We are tied to vague and unclear titles. Changing the titles to accurately reflect the duties of the these school leaders would likely result in less backlash and a more favorable perception. One thing practicing and former educators know is that often, a great educator is not always the same person as a great business manager. While there are exceptions, many school leaders know this is the case and now have business managers, director of operations, or a similar title for someone who runs that side of the affairs while the principal, superintendent, or chancellor serves as educational leader.
The call for non-educators comes in response to the need for strong managers and these non-educators are deemed to be uniquely qualified to effectively run a large organization. But should these leaders have titles that most view as being reserved for those with an educator background? The reality is these candidates are hired not because they are uniquely qualified to be instructional leaders, so lets stop placing titles reserved for such positions on them.
Given the background and duties of these non-educators, a title like Chief Operating Officer or Director of Business Management, certainly makes more sense. The mayor of New York recently learned this lesson when trying to push through a waiver for non-educator as school Chancellor when he was required to give Shael Polakow-Suransky the title of Chief Academic Officer serving as second in command. While the dual appointment makes sense, this begs the question, "Should the educational leader be the second in command to the person who is the business management expert?" Why not have the business expert serve as first in command when it comes to business decisions, and have the educational leader first in charge of education decisions. This would clear up a whole lot of unnecessary political mumbo jumbo and the reality is that the two positions are usually necessary to effectively run schools.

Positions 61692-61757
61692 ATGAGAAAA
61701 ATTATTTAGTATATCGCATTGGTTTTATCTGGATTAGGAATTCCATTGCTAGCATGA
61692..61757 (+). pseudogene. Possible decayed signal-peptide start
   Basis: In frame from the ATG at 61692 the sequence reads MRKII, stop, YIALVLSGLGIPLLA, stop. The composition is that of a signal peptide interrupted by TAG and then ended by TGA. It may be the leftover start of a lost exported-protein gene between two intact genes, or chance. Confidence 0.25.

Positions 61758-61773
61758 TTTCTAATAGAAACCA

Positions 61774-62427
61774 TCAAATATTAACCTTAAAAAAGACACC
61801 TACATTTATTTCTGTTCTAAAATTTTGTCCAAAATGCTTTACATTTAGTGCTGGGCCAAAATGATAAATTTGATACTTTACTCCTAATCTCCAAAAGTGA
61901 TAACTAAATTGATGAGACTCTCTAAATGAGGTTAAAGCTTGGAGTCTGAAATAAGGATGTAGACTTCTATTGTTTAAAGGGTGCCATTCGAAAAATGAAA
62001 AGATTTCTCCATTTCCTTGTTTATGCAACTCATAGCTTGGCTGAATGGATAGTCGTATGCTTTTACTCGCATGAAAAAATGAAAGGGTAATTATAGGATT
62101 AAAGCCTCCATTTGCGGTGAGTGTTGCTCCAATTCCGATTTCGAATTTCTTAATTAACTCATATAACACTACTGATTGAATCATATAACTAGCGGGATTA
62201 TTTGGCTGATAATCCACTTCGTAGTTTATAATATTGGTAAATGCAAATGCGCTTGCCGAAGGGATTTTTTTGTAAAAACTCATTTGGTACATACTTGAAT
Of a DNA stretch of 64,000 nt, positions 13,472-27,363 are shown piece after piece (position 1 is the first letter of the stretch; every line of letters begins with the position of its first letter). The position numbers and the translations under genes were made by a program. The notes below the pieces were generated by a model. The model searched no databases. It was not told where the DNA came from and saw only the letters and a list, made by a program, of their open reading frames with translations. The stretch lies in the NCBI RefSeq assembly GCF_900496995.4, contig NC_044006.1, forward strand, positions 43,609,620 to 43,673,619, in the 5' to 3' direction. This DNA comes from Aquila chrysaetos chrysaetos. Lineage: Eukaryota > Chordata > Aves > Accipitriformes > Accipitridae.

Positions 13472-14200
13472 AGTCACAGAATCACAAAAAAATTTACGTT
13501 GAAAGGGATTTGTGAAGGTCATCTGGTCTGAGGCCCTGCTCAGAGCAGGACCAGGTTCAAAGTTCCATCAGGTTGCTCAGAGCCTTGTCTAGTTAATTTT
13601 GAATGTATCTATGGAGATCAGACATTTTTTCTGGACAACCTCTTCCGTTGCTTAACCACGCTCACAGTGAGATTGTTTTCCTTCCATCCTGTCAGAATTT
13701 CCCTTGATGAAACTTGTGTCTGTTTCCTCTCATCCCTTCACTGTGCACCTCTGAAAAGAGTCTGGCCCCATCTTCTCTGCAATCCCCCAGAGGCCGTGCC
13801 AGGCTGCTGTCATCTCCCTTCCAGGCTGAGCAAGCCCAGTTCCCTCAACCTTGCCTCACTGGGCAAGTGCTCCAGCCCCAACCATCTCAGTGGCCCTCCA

The latest to jump on the bandwagon is New Jersey's Governor Chris Christie who shared the sentiment that others are echoing around the nation.
"It's important that New Jersey public schools recruit and hire the most experienced, talented managers possible. In large, state-run districts, or in schools that have failed our children for generations, we especially need leaders who know how to manage thousands of employees in districts that spend hundreds of millions in tax dollars."
Understandably educators, parents, and others are concerned when politicians declare we need talented managers to run our schools with no regard to educational preparation or experience. The person uniquely qualified to "manage" tax dollars is not the same person that knows what is best for student learning. What politicians like Christie and the rest need to realize is what Mayor Bloomberg was forced to acknowledge. There are two types of people necessary to run schools today. Let's stop insulting the intelligence of Americans and start recognizing the importance of both roles necessary to effectively run a school system putting each in charge of their area of expertise.
Cross-posted at The Innovative Educator